When she was cataloguing them she realised their worth to local historians and researchers, so she decided to compile a guide to their content. The result is For the Record: The Archives of Galway’s Rural District Councils, which will be a valuable asset to anybody with an interest in history.

Many representatives on these Councils were local personalities and several were arrested during the political upheaval of the era, she explains.

And, ushering in a new era in history, women were allowed to sit on these Rural District Councils – at the time they were not allowed to sit on County Councils.

All of this information is included in Patria’s introductory essay to the attractively produced A4 size guide, which gives a glimpse into how these Rural Councils operated and the way political thinking changed in Ireland during a short 26-year period. In the early 1900s, these Councils supported Home Rule, but by 1920, they were calling for full independence and refusing to recognise the British administration.

“I love the tone,” says Patria of the minutes from meetings. “The language was very emotive.”

That was certainly true of the Gort Rural District Council. At a meeting in 1907, following riots in Dublin at the premiere of JM Synge’s play, The Playboy of the Western World the councillors’ response was vehement. They recorded their decision to “protest most emphatically against the libellous comedy, The Playboy of the Western World, that was belched forth during the past week in the Abbey Theatre, Dublin, under the fostering care of Lady Gregory and Mr Yeats. We congratulate the good people of Dublin in howling down the gross buffoonery and immoral suggestions that are scattered throughout this scandalous performance.

 

For more from the archives see this week’s Tribunes here

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Real Galway flavour to intermediate club hurling battle in Birr

Bernie Ni Fhlatharta

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Date Published: 23-Jan-2013

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Athenry fail to take chances as they bow out of Junior Cup

Bernie Ni Fhlatharta

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Date Published: 29-Jan-2013

Athenry FC 1

Kilbarrack United 2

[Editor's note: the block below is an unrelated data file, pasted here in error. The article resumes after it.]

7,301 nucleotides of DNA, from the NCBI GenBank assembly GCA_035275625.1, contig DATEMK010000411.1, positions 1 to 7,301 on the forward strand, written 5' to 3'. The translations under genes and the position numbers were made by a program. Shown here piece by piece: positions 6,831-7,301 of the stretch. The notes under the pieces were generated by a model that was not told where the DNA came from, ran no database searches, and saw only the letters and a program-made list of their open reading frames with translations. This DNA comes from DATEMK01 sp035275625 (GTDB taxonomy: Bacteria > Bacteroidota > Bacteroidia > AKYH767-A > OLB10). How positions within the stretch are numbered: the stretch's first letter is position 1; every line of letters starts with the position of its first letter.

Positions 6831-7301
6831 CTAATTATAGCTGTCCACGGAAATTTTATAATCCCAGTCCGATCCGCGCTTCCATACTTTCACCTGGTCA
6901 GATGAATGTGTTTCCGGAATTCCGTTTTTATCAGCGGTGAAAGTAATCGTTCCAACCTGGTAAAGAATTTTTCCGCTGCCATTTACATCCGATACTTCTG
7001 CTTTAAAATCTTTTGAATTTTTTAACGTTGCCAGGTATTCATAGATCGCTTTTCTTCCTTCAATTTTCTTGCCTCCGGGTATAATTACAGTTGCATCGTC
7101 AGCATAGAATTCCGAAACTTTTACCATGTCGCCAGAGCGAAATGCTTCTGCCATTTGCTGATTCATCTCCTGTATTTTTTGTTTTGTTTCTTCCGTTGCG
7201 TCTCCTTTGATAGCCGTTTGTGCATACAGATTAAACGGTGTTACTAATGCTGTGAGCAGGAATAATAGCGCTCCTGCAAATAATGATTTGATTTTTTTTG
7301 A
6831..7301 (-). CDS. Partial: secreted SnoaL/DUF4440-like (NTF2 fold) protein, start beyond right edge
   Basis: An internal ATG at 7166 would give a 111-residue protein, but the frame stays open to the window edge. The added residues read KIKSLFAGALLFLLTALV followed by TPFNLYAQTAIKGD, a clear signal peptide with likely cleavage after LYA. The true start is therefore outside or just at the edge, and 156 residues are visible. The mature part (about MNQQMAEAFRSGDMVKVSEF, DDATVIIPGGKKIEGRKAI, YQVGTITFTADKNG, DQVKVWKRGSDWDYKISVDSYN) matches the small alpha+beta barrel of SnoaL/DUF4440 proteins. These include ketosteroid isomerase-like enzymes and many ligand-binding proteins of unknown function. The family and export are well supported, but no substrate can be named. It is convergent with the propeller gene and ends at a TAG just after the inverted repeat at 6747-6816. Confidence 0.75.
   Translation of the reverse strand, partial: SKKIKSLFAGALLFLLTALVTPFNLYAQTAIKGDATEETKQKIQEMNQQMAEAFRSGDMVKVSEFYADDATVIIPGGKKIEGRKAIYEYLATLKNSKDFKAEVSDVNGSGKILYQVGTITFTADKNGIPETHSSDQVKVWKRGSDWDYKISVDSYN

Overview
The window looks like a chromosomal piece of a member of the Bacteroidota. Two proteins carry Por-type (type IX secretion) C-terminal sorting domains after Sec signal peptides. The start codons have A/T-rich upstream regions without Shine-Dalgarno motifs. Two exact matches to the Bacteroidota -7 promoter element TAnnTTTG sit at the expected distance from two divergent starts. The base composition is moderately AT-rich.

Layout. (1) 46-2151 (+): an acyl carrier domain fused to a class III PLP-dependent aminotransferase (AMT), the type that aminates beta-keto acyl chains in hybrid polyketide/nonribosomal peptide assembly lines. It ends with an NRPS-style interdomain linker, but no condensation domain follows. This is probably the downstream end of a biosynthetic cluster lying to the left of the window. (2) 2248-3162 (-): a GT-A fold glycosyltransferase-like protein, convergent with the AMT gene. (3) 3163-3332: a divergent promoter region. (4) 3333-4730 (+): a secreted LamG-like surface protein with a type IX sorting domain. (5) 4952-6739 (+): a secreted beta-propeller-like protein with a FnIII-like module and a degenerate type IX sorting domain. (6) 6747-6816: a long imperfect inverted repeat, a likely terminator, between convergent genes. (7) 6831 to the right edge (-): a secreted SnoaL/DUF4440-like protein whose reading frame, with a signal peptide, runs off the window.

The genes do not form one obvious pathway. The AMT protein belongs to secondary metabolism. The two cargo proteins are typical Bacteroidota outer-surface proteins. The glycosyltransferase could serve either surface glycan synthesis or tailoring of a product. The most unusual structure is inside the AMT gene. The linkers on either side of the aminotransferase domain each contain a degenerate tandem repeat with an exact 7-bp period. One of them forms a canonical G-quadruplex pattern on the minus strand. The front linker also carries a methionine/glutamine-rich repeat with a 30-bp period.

(After extra time)

For the second year in succession Athenry were done in extra time in the FAI Junior Cup as last season’s beaten finalist’s came from behind to snatch an excellent game in Moanbawn on Sunday afternoon.

On a heavy pitch that was only playable following extensive groundwork by club officials all morning, the home side were by far the better side in the opening half, but failed to take advantage of a number of opportunities that came their way.

An Alan O’Donovan penalty gave them a merited advantage just after the restart, but thereafter were on the back foot as Kilbarrack took over, but for all their pressing, the home rearguard were dealing comfortably with their forays.

However they were struck a body blow just six minutes from time, as big striker Keith Kirwan was left all alone at the far post to head the equaliser and from that point on the Dubliners were the better side.

They started off the extra time in the ascendancy and enjoying all the momentum before striking for a good winning goal on 104 minutes. A strong bench allowed them to make some necessary changes and it was not a facility that was available to Athenry manager Gabriel Glavin.

With Gary Forde and Gary Delaney out through suspension following their sending off against OLBC in the previous round, and Seamie Crowe injured, it left their bench rather threadbare with just a number of young squad players available.

Playing with the aid of the slight incline and any wind advantage going, the home side had a Connor Cannon effort on target in the opening minute, while John Meleady was just over with a flick at the other end.

Meleady then tested Andrew Walsh who saved comfortably, before the goalkeeper pulled off a brilliant double save on 14 minutes.

Firstly he went full length to push away a Meleady shot and was then back on his feet to parry David Jackson’s close-range rebound.

For more, read this week’s Connacht Sentinel.